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The BBC's Charles Scanlon
"He was dubbed the killing machine"
 real 28k

Thursday, 29 June, 2000, 10:27 GMT 11:27 UK
Gas attacker sentenced to death
Rescue workers
Thousands were injured in the 1995 subway attack
A second member of the Aum Shinrikyo doomsday cult in Japan has been sentenced to death for his part in the 1995 gas attack on the Tokyo subway.

Yasuo Hayashi was one of the cult members directly involved in releasing deadly Sarin gas into the crowded subway.

Hayashi became known in the Japanese media as Aum's "killing machine"
He carried three plastic bags containing liquid Sarin onto the train in the morning rush hour and then punctured them with the sharpened tip of an umbrella before running off.

Eight people were killed and hundreds of others were injured. Another four died in simultaneous attacks by cult members elsewhere on the subway system.

Sentencing him, Judge Kiyoshi Kimura said Hayashi had "an extremely grave responsibility as an executor of the sect's organised crimes and cannot escape capital punishment".


Rescue workers
Rescue workers had to wear full chemical protection suits
In total at least 5,000 people were injured and many are still suffering from the after-effects.

Hayashi was also convicted of taking part in a Sarin attack the previous year in the city of Matsumoto to the west of Tokyo, in which seven people were killed.

Fourteen cult members have been indicted on various degrees of involvement in the attack. Four others are currently awaiting sentences.

In his defence, Hayashi's lawyers said he had been acting on the orders of the cult's leader, Shoko Asahara.

He is still on trial for allegedly directing the gas attacks, and some legal experts say the case may last as long as 15 years for a final verdict to be reached.

Aum apology

Shoko Asahara
Shoko Asahara: Trial could last for many more years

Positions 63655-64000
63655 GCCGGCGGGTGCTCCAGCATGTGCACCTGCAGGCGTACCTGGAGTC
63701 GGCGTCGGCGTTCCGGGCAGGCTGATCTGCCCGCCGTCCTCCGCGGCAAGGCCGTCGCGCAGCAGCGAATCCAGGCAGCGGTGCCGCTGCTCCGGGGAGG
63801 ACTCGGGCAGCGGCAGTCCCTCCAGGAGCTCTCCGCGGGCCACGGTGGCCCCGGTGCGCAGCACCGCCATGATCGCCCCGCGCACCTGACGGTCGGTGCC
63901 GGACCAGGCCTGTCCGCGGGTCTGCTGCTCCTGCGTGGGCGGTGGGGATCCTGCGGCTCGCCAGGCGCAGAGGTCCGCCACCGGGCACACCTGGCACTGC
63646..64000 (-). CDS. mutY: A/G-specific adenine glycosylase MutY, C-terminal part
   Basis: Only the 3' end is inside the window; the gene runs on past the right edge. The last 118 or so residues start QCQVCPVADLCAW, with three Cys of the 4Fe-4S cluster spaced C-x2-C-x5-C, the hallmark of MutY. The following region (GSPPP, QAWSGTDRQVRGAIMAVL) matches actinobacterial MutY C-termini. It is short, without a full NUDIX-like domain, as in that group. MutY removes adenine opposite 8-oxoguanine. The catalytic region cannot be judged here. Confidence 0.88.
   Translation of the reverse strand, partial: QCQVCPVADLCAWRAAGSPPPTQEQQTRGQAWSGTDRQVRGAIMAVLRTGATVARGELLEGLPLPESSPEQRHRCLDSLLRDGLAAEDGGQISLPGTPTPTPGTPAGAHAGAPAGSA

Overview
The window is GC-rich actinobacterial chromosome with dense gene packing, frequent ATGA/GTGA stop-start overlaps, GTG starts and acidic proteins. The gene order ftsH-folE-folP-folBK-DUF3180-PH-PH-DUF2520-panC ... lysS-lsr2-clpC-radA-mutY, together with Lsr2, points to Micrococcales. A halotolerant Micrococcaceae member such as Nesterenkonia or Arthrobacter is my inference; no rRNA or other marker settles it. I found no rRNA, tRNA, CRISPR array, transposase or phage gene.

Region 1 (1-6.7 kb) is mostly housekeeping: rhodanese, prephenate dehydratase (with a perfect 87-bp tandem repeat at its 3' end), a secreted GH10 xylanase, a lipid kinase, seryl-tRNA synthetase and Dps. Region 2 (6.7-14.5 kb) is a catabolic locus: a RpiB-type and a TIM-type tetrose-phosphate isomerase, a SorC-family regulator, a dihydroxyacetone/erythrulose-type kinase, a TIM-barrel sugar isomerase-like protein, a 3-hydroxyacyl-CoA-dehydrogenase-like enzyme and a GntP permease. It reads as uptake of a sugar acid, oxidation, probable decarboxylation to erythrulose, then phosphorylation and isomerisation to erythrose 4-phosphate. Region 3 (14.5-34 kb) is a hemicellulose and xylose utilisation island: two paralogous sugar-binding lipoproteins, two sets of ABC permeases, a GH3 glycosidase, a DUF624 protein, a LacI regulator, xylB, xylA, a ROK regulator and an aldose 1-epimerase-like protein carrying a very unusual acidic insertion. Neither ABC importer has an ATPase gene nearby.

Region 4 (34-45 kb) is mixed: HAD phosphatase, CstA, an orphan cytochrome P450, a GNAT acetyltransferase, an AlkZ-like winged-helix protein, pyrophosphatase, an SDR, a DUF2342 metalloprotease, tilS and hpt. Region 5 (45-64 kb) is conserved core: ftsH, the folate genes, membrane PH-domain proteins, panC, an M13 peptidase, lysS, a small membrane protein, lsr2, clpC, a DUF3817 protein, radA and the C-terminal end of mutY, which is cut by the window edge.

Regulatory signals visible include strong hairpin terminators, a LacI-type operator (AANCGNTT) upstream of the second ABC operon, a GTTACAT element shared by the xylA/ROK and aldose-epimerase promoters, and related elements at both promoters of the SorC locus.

The group, which apologised to the victims and admitted its involvement for the first time in December last year, has been trying to distance itself from the past.

It has changed its name to Aleph, renounced Shoko Asahara as the guru and said it would close down its computer companies which earned it millions of dollars.

In March, on the fifth anniversary of the attack, the cult issued its first formal apology for the attacks.

Last month, however, police found detailed instructions for making nerve gas in a car owned by the cult, leading officials to suspect the group may have been planning to resume production of the poison.

According to recent reports in the Japanese media, the cult is now trying to revive itself with a drive to recruit new members.

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See also:

20 Mar 00 | Asia-Pacific
Cult apologises for death gas attack
01 Mar 00 | Asia-Pacific
Japan's computers hit by cult fears
31 Jan 00 | Asia-Pacific
Stricter surveillance for Japanese cult
26 Dec 98 | Asia-Pacific
Doomsday cult revival
18 Jan 00 | Asia-Pacific
Aum cult blames leader for gas attack
29 Jan 00 | Asia-Pacific
Japanese cult 'to compensate' victims
01 Oct 98 | World
Sarin uncovered
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